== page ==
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Team Identifies Water Vulnerability in Border Region
The Arizona-Sonora region has been called the front line of ongoing climate change, with global climate models projecting severe precipitation decreases and temperature increases coupled with vulnerability from urbanization, industrialization and agricultural intensification.
For the last three years, the research team has worked closely with water managers, disaster relief planners and other decision-makers in Arizona and Sonora to study the vulnerability of the region's water resources to climate variability and change. It also assessed the capacity that governments, private enterprises and individuals might have to better prepare for, or adapt to, such changes.
The researchers were supported by a grant from the National Oceanic and Atmospheric Administration, known as NOAA, and produced detailed case studies of the water-climate vulnerability and adaptation situation for four communities: Tucson, Ariz.; the twinned border cities of Nogales, Ariz., and Nogales, Sonora; Hermosillo, Sonora.; and Puerto Peñasco, Sonora.
The region has been called the front line of ongoing climate change, with global climate models for the region projecting severe precipitation decreases and temperature increases coupled with vulnerability from urbanization, industrialization and agricultural intensification.
Specifically, researchers found increased vulnerability of urban water users to climatic changes because of factors such as aging or inadequate water-delivery infrastructure, over-allocation of water resources within the region and the location of poor neighborhoods in flood-prone areas or other areas at risk. Adding to vulnerability issues, agriculture was noted as consuming approximately 70-80 percent of available water in the Arizona-Sonora region.
"The region is coping with water vulnerability in similar but also different ways," said research leader Margaret Wilder, associate professor at the Center for Latin American Studies and School of Geography and Development, with an appointment in the Udall Center for Studies in Public Policy.
She cited Arizona's experience in the Central Arizona Water Project and the Sonoran development of an aqueduct system to redirect water for farming into cities as projects wherein experience could be shared.
Wilder said, "The study has accomplished focusing research on the Arizona-Sonora region. By working collaboratively with researchers in Mexico and with various researchers in global climate change at the UA, the study has given us the opportunity to learn from one another in our approaches to the management of water resources and has resulted in putting border climate change on the radar."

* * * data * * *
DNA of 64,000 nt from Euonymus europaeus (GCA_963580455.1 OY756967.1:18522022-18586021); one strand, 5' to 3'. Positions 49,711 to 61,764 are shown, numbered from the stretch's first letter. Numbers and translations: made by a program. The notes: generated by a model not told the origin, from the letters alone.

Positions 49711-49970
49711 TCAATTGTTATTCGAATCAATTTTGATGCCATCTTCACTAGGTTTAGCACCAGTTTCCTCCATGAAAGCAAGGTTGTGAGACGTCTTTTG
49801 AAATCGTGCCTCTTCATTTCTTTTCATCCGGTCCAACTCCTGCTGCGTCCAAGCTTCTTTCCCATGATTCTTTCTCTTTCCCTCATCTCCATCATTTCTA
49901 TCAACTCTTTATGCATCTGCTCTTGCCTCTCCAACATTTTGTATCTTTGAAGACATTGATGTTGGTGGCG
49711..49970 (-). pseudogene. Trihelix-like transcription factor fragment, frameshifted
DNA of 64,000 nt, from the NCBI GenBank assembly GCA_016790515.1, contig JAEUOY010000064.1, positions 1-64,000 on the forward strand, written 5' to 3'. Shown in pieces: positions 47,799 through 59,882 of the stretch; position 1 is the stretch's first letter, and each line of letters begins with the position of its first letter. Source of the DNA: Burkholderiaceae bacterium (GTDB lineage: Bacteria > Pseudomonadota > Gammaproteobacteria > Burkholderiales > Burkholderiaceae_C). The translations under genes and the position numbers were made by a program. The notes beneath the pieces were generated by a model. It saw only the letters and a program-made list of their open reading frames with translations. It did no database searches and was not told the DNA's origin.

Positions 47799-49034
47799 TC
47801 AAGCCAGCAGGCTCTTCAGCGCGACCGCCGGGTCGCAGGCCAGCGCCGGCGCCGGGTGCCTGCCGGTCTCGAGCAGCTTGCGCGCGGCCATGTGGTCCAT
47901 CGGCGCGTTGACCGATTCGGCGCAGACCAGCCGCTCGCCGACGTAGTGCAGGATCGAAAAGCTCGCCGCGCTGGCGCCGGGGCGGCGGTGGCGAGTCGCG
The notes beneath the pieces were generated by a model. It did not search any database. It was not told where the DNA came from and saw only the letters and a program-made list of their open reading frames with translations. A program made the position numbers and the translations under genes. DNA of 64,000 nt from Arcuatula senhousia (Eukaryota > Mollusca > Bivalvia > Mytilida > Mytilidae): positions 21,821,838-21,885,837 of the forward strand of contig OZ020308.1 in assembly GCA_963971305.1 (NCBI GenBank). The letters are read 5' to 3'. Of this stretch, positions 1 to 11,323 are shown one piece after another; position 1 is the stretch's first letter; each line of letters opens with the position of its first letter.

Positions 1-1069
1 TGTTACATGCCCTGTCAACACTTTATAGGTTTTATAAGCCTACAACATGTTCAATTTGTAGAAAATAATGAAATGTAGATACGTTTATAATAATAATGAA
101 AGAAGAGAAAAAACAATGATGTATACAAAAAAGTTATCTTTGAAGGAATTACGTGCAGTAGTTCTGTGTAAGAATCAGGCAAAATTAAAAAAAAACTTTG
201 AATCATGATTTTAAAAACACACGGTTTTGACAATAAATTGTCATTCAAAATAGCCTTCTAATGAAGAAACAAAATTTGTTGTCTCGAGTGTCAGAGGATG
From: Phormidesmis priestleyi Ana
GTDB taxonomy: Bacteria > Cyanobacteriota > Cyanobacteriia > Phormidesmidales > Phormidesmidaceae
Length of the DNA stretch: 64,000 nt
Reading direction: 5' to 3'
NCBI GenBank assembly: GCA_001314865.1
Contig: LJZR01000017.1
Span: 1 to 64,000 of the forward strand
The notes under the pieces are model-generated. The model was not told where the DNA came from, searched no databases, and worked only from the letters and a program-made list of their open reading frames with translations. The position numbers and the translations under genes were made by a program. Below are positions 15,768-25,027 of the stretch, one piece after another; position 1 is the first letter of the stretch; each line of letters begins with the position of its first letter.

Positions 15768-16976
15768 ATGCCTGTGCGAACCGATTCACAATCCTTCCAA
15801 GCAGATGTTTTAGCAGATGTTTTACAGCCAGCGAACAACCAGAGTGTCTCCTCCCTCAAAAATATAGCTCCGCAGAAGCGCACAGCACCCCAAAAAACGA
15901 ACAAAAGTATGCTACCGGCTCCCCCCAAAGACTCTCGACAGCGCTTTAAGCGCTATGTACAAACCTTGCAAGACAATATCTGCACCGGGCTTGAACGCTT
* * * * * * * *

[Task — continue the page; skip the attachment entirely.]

In addition to Wilder, other key UA researchers are Robert Varady, Christopher Scott, Gregg Garfin and Nicolás Pineda from El Colegio de Sonora.
The researchers define vulnerability as negative impacts from climate stressors or shocks, while adaptive capacity refers to the ability or inability of individuals and social groups to respond, cope, recover or adapt to any external stress placed on their livelihoods and well-being.
For each of the communities, the researchers determined the vulnerability of the water sector to climate changes, the capacity to plan and respond to these vulnerabilities relative to future water needs, and the ability of water managers and preparedness planners to use climate science and information for improved long-range decision-making and adaptation.
The researchers conclude each case study by discussing the overall implications for water resources planning and policymaking in the respective community.
Next for the team is a series of stakeholder workshops that will be held to indentify indicators of adaptive capacity and to address innovations in meeting the climate information needs of stakeholders with the climate change information being produced by the scientific community.
They are producing a quarterly binational climate summary in English and Spanish that provides timely and regionally focused climate information co-produced by policymakers and the scientific community.
Principal funding for the research project came from NOAA's Sectoral Application Research Program. Additional support came from NOAA's Climate Assessment for the Southwest program, or CLIMAS, based at the UA Institute of the Environment, the Inter-American Institute for Global Change Research, and the U.S.-Mexico Transboundary Aquifer Assessment Program of the U.S. Geological Survey's Arizona Water Science Center and the UA Water Resources Research Center.
Support to publish the casebook came from the International Consortium of Adaptation in Drylands, a collaboration of the UA and the Universidad Nacional Autónoma de México/National Autonomous University of Mexico, known as UNAM.